Australian psych-rock outfit Tame Impala won numerous plaudits and worldwide acclaim back in 2010 for their eclectic debut, Innerspeaker. The album blended thick, searing guitar lines with rumbling percussion and spaced-out vocals heavily indebted to the trippy sound of Abbey Road-era Beatles. Despite performing live as a full five-piece band, Tame Impala is really the brainchild of multi-instrumentalist and producer Kevin Parker, who adopts the role of chief songwriter and creative director in the band, as well as appearing in a background role in side project Pond, whose fourth album, Beard, Wives, Denim, was released to positive reviews earlier this year.
On Lonerism, Tame Impala’s second full-lengh effort, the band employ the same distinctive vocal sound over sprawling drums and thick riffs, but add a stronger electronic element to the pot. These long, heavy synthesizer chords stretch the tracks out, creating more space and time to absorb the levels of instrumentation, no better exemplified than on the mid-album medley of ‘Why Don’t They Talk To Me’ and ‘Feels Like We Only Go Backwards’. If Innerspeaker grabbed you by the neck and wrestled you to the ground, Lonerism seeps gently into your conscience. It’s all in all a smoother, more comfortable ride than their debut – you can simply stick it on and let it wash over you.
With the instrumentation and overall atmosphere of the album that much denser, the first few listens might be somewhat unfulfilling. It’s only once the album has been properly digested that what at first sounded like plodding, wayward toe-tappers become distinctive, powerful songs in their own right. Once those initial hurdles have been negotiated, Lonerism is hugely rewarding and very quickly gets under the skin. ‘Apocalypse Dreams’ is probably the single track which best encapsulates the overall feel of the record. A springboard for the rest of the album, its intense instrumental mix-up and psychedelic overtones are a delight. Arguably Parker’s most experimental piece to date, ‘Apocalypse Dreams’ drifts on, its jittery but forceful bass line dotted with splashes of colour throughout.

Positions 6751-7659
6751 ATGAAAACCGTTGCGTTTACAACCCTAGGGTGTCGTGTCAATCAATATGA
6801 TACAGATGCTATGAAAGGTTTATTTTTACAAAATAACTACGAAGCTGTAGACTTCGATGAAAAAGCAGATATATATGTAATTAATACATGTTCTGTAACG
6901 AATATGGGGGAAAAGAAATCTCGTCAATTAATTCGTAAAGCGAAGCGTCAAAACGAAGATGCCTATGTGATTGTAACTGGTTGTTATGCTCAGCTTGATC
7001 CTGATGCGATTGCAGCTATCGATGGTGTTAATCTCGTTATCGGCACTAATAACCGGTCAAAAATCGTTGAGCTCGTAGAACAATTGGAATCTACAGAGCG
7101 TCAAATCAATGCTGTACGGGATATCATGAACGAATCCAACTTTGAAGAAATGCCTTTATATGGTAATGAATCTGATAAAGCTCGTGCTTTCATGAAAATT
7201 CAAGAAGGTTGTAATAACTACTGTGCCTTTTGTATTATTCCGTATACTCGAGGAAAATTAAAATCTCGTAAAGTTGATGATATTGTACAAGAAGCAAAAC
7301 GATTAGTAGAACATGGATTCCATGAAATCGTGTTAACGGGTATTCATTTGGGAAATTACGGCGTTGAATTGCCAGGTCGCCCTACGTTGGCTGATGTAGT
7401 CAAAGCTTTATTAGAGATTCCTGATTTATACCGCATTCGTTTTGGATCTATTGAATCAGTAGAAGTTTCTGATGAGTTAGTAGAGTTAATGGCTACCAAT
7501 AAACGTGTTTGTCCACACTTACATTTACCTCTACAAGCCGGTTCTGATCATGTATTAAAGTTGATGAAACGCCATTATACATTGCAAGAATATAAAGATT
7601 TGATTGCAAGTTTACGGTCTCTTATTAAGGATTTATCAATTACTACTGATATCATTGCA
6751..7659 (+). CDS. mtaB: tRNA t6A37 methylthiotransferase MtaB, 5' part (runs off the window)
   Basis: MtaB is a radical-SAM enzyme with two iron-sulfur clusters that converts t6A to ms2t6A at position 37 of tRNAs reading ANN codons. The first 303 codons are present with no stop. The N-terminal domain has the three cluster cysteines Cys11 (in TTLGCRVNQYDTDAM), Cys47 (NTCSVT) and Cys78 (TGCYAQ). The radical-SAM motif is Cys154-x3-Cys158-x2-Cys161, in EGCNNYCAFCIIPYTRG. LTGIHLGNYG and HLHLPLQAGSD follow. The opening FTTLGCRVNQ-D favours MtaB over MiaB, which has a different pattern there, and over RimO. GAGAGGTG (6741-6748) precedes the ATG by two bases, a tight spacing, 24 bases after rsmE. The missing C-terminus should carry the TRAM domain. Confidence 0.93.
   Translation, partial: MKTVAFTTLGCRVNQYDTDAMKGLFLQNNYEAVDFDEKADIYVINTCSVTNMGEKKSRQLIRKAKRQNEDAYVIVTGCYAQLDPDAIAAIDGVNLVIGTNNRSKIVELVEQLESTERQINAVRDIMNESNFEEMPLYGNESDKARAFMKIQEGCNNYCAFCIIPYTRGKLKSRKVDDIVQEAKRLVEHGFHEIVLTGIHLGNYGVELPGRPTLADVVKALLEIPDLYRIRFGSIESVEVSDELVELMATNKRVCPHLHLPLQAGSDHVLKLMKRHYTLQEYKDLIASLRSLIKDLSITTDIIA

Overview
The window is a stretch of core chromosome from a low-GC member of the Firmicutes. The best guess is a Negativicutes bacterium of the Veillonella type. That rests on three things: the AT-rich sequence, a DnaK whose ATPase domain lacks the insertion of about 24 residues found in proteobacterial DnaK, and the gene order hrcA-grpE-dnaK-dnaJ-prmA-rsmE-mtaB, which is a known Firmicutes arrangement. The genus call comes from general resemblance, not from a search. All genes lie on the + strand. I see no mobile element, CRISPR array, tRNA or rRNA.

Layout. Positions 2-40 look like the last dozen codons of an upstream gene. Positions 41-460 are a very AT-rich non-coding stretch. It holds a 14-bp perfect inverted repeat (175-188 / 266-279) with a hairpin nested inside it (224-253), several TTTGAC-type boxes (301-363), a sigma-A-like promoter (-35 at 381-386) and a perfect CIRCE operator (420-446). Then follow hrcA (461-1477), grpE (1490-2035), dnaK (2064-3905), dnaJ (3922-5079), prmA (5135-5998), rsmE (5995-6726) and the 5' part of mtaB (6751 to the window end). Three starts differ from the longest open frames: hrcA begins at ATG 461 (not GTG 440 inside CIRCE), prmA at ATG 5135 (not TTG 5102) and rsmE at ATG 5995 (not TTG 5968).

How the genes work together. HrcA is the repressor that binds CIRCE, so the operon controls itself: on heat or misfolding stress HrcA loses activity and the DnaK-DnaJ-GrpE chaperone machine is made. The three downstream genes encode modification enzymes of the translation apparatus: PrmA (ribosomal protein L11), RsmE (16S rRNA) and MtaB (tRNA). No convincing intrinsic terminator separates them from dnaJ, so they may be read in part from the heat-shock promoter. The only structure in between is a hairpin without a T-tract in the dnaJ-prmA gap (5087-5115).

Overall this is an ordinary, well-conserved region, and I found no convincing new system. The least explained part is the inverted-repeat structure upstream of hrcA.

This is not to say Lonerism doesn’t have its freak-out moments, however, the skittering riff on ‘Mind Mischief’ is the first really arresting moment on the album, a necessary pick-me-up after the slog of ‘Apocalypse Dreams’. Something must also be said for lead single ‘Elephant’, a monster of a song and easily one of the most infectious and listenable of the year. Its heavy, chugging riff is the clearest throwback to Innerspeaker on the record, but its electronic break and whirring synthesizers mark it definitively as a Lonerism track. As a punchy, direct thwack to the chops, it works in perfect counterbalance to the more spacious tracks on the album.
Lonerism represents a natural and stable evolution in the band’s sound. While there is nothing on here that will alienate fans of Innerspeaker, the record marks a distinct stylistic shift from their debut, in both song writing and production. Tame Impala’s previous work felt somewhat cramped – big, expansive ideas and numerous sonic layers were often crammed into tight, conventional structures. With their second LP, these ideas have been allowed the freedom to stretch out of those confines. The end result is an album of comparatively seismic proportions which offers numerous treats buried within its dense textures. A significant and welcome step-up from their debut, Tame Impala have crafted an infectious record, one as instantly gratifying as it is adventurous and unique.
Jack is listening to Micachu & The Shapes – ‘Never’